The second big moment was when she suggested that they should a hooker service. It was exactly the right line, and it was delivered with the right tone and the right facial expression. It was a show-stealing line. And really, why wouldn’t they run with the idea that Julie actually begins to run an escort service? Not a dating service but an escort service. Hell, why not go with the idea that Julie whores herself out? I’m not asking she become a full-fledged pimp, but the storyline is so preposterous that it would add some much need camp and trash to the show. It’s not an actively good idea but neither is anything else they’re really coming up with. I mean, I’m not going to crap on this storyline yet – I reserve immediate crapping for anytime Marissa brings in a new guy – but I am going to keep myself weary of what’s to come. Leah, from the wonderful O.C. Community boards, said that from a little bit she’s read of spoilers, she likes where the story’s going, so I’ll take her word for it. I’m not going to read the spoilers myself, but it’s nice to know that there’s something good lurking. Maybe, at least.

Ryan and Marissa…

Where to begin with these two?

First, let me say that I think Ryan is the most pitiful character on the show. That’s not a knock on Ben or anything because I actually really like Ryan. But he’s been saddled with Marissa and her ridiculous storylines so really, not much good can come from it. He’s been asked to play this sort of wandering, blithering fool and while he handles that role gracefully, it’s not something he should be playing.

Anyway, let’s just say that we should never speak of the strip club adventure again. The idea that Ryan had an internship was cool, but it went to hell as soon as he was paired up with Matt. Stupid. Let’s move on.

How damn stupid can Marissa possibly be? This is the exact same predicament she was in with Oliver, and she’s not even bright enough to realize it. Here’s an apparently misunderstood, depressed guy, and Marissa throws herself on him and then acts surprise when he reveals feelings.

Did she really need to spend every waking moment with Johnny? The guy is on crutches, he’s not a quadriplegic. I’m pretty sure that he can get around. If they wanted us to feel that Johnny was so helpless they should have done something better than have him hurt his knee. There’s a high school football player I read about in the paper a week or so ago. He had two-three torn ligaments in his knee, said he could barely stand because it was like standing on Jell-O, and the kid still played offensive line. I see people day in and day out who get around fine on crutches. Marissa reacting like Johnny had just had a heart attack when he fell over in the kitchen was just horrible. This storyline is more painful than any knee injury ever.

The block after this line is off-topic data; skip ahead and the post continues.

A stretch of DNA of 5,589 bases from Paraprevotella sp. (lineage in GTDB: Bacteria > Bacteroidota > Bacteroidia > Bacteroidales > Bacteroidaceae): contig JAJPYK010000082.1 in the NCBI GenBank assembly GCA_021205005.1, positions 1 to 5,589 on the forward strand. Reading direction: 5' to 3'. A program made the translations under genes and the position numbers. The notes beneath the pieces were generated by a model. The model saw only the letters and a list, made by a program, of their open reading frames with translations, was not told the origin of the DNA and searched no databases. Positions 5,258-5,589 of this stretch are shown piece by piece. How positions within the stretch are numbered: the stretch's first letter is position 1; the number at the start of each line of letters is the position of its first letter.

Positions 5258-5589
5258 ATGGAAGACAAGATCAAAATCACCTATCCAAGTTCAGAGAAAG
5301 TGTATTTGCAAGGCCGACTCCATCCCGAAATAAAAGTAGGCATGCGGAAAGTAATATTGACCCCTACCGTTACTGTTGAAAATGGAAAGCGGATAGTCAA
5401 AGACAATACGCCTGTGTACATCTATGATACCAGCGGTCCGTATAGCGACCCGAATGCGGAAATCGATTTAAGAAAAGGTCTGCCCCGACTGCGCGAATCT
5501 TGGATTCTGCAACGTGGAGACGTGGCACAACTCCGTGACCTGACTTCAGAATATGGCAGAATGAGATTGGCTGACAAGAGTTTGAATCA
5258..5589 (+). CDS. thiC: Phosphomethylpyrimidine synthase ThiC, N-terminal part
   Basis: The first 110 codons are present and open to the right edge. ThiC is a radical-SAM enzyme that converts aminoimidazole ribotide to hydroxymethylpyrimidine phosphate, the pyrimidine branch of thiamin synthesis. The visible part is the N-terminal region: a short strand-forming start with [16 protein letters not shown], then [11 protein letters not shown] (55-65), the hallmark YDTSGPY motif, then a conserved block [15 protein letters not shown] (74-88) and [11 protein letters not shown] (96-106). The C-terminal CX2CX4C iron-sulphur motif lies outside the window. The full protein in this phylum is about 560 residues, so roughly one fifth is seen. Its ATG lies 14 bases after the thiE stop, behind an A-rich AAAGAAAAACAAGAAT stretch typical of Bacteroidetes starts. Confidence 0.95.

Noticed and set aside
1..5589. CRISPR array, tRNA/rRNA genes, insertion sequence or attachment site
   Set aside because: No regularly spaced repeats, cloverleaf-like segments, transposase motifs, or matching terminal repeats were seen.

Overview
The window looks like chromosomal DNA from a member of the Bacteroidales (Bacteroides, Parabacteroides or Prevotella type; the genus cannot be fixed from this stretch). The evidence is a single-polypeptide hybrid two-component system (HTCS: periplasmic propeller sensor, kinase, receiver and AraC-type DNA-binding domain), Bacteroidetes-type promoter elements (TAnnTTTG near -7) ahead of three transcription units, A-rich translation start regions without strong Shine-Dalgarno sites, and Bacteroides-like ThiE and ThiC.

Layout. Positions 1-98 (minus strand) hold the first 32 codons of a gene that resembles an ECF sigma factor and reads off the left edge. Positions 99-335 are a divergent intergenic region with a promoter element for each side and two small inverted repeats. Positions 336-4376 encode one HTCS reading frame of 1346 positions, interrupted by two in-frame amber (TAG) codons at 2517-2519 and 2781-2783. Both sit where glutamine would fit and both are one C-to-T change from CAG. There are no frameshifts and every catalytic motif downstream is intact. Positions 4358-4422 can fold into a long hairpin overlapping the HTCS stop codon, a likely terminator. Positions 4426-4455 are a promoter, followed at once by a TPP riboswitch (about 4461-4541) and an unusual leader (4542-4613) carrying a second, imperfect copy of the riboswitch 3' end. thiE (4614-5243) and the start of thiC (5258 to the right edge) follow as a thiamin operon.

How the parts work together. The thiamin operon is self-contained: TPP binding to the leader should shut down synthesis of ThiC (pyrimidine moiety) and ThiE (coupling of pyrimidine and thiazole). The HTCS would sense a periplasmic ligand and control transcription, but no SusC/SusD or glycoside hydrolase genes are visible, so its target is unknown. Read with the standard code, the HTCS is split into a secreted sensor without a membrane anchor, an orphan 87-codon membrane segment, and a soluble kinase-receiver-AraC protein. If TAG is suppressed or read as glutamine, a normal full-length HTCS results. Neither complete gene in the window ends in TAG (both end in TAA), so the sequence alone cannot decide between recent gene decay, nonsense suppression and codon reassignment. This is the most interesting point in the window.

And how incredibly contrived was the falling asleep thing? Talk about poor writing. People get paid big money to come up with stuff like this. For six figures, I could come up with something better than the two morons falling asleep together.

Next week’s preview shows Johnny with a gun. It also shows Johnny dancing with the gang. Hopefully the latter comes before the former. Johnny killing himself would probably be the greatest single moment in the history of the show. No way the writers deliver such an awesome story, but I can’t think of a better way to spend Chrismukkah than celebrating the loss of Cliché Plot Device 45.
I have to say, though, that the end, with Ryan and Marissa talking on the phone, was kind of sweet. It’s nice to hear them converse like an actual couple. It’s nice that Marissa didn’t get pissed at Ryan for going to the strip club. I could easily see her going insane, much to my chagrin. It’s too bad these sweet moments have to be surrounded by such ridiculous contrivances. I just wish the writers understood how bad most of this stuff is.

Seth and Summer…

Here’s your winner of the night and even this wasn’t much of a winner.

Seth and Summer always have an interesting dynamic, regardless of the storyline, so it’s always nice to see them playing off of each other.

I was worried about the way Seth reacted to the news of Summer’s SAT score (I do hate, though, the idea that they conveniently took the SAT off screen, though I should give props to the writing staff for doing their research about the new SAT scoring system) because it seemed so dickish. I wasn’t going to be able to stand a night of Seth completely demeaning Summer because it’s just not fair. I know she’s not the brightest person, but people shouldn’t completely write her off. Zack Morris got a 1502 on his SAT. I’d say that anything can happen.